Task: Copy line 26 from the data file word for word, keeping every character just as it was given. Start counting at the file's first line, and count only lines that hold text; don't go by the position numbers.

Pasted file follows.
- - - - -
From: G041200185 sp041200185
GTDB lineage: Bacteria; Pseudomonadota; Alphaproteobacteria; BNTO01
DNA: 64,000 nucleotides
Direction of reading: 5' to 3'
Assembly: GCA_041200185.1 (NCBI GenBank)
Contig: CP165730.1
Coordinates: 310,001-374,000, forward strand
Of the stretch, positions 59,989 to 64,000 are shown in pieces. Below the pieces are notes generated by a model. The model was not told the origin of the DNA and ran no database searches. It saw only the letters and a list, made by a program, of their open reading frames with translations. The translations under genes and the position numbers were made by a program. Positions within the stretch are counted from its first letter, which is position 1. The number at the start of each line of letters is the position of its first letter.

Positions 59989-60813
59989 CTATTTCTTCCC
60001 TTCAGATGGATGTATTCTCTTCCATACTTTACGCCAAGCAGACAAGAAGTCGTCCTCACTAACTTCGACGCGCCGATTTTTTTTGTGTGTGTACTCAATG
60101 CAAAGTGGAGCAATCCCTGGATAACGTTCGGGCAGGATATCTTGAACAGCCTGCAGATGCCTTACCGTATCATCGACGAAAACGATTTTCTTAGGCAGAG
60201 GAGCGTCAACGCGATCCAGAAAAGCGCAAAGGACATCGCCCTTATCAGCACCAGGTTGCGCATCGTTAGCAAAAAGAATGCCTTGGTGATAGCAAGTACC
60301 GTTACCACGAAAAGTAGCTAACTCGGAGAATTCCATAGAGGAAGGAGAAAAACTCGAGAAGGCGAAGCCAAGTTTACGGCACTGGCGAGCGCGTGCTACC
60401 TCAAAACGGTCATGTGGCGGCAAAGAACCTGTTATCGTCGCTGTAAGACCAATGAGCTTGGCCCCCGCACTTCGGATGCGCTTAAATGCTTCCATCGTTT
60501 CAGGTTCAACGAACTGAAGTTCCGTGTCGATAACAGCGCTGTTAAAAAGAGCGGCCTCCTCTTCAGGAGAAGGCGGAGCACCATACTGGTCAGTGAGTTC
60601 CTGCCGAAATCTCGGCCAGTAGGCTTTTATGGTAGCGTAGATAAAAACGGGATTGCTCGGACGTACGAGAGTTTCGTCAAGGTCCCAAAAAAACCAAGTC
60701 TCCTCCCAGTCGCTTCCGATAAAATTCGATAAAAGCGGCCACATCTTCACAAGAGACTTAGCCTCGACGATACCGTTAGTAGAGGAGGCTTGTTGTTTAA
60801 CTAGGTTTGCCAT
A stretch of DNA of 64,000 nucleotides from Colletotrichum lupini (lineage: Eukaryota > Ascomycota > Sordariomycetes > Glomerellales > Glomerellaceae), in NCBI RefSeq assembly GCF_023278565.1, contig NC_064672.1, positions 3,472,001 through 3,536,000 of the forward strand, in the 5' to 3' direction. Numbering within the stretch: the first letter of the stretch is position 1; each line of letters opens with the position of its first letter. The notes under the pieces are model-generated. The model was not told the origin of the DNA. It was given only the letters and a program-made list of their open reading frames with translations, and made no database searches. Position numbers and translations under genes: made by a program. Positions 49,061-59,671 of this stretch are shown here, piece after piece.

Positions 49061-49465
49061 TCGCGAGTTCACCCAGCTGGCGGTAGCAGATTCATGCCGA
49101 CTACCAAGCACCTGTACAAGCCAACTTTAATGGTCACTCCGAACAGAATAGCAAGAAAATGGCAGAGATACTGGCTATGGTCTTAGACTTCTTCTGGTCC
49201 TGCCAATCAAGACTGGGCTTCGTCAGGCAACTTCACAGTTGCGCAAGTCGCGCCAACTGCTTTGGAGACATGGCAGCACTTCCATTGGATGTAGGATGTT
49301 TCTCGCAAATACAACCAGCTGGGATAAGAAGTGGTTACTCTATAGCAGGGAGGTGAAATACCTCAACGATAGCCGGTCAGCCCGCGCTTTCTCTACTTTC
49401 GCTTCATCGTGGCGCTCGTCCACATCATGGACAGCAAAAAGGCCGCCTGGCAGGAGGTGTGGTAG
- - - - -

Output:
49401 GCTTCATCGTGGCGCTCGTCCACATCATGGACAGCAAAAAGGCCGCCTGGCAGGAGGTGTGGTAG